This weekly diary study (N 185 persons, n 443 occasions) investigates how major life events influence weekly resource use, work engagement, and job performance. On the basis of the work– home resources model, we propose that weekly rumination undermines effective use of personal resources (i.e., self-efficacy), whereas weekly psychological detachment from the major life events facilitates effective use. In addition, we hypothesize that work role centrality acts as a key resource, and amplifies the two-way interaction effects. Results of multilevel analyses were generally in line with predictions, and support the work– home resources model. The findings suggest that detachment may effectively prevent negative spillover from home to work.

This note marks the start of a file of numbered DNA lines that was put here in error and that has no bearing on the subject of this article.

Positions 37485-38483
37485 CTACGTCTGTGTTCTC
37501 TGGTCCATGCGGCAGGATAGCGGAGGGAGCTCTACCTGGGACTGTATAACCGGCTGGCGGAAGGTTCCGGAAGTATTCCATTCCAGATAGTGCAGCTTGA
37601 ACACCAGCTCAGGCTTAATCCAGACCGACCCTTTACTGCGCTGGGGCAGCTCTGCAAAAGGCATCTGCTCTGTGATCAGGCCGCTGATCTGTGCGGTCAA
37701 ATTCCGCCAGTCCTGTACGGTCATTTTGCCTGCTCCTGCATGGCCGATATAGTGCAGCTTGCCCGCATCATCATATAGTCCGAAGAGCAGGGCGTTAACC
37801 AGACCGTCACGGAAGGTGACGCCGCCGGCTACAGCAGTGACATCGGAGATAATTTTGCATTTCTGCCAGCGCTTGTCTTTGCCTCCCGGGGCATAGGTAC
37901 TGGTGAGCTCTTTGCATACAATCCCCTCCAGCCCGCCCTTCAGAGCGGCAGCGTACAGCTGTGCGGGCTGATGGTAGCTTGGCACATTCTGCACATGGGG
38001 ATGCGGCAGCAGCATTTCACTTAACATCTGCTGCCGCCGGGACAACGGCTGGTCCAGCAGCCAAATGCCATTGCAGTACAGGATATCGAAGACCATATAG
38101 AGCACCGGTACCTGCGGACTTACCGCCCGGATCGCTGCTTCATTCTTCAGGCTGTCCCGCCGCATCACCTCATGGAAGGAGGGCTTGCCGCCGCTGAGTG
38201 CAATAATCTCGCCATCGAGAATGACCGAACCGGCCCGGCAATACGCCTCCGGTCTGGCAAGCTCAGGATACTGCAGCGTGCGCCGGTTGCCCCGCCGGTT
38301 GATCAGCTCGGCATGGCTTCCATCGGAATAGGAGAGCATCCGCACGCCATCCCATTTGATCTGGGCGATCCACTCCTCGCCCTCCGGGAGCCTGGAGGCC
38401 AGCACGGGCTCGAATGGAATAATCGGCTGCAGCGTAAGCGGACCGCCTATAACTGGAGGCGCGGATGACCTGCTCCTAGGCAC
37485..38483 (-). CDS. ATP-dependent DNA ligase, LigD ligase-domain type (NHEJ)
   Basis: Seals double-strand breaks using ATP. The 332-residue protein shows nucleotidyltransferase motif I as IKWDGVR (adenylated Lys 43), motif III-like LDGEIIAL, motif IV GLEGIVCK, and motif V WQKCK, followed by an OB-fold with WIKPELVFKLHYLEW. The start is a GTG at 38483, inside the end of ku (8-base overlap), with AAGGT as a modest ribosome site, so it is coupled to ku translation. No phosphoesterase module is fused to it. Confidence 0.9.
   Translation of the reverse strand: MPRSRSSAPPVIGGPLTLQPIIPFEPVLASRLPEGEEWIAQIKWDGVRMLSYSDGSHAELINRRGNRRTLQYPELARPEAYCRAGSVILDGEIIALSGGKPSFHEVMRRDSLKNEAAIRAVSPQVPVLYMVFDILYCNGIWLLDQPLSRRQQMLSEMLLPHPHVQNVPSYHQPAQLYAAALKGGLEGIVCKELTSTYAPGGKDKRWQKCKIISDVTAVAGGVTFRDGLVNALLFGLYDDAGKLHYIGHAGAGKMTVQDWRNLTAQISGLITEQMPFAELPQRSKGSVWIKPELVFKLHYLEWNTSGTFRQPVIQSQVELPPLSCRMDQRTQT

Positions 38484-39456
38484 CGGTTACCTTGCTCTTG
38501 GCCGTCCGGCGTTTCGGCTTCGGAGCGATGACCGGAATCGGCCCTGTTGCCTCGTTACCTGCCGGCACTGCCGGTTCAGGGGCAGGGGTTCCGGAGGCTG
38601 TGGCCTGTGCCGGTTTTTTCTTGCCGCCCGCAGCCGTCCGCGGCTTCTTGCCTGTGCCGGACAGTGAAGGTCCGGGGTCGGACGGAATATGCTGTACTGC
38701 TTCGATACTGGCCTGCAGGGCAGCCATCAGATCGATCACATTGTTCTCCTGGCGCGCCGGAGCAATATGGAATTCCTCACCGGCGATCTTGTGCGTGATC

Additional Metadata
Keywords key resources, psychological detachment, rumination, spillover, work– home resources model
Persistent URL hdl.handle.net/1765/122515
Journal International Journal of Stress Management
Citation
Bakker, A.B, Du, D, & Derks-Theunissen, D.A.J.A. (2018). Major life events in family life, work engagement, and performance: A test of the work-home resources model. International Journal of Stress Management, 26, 238–249. Retrieved from http://hdl.handle.net/1765/122515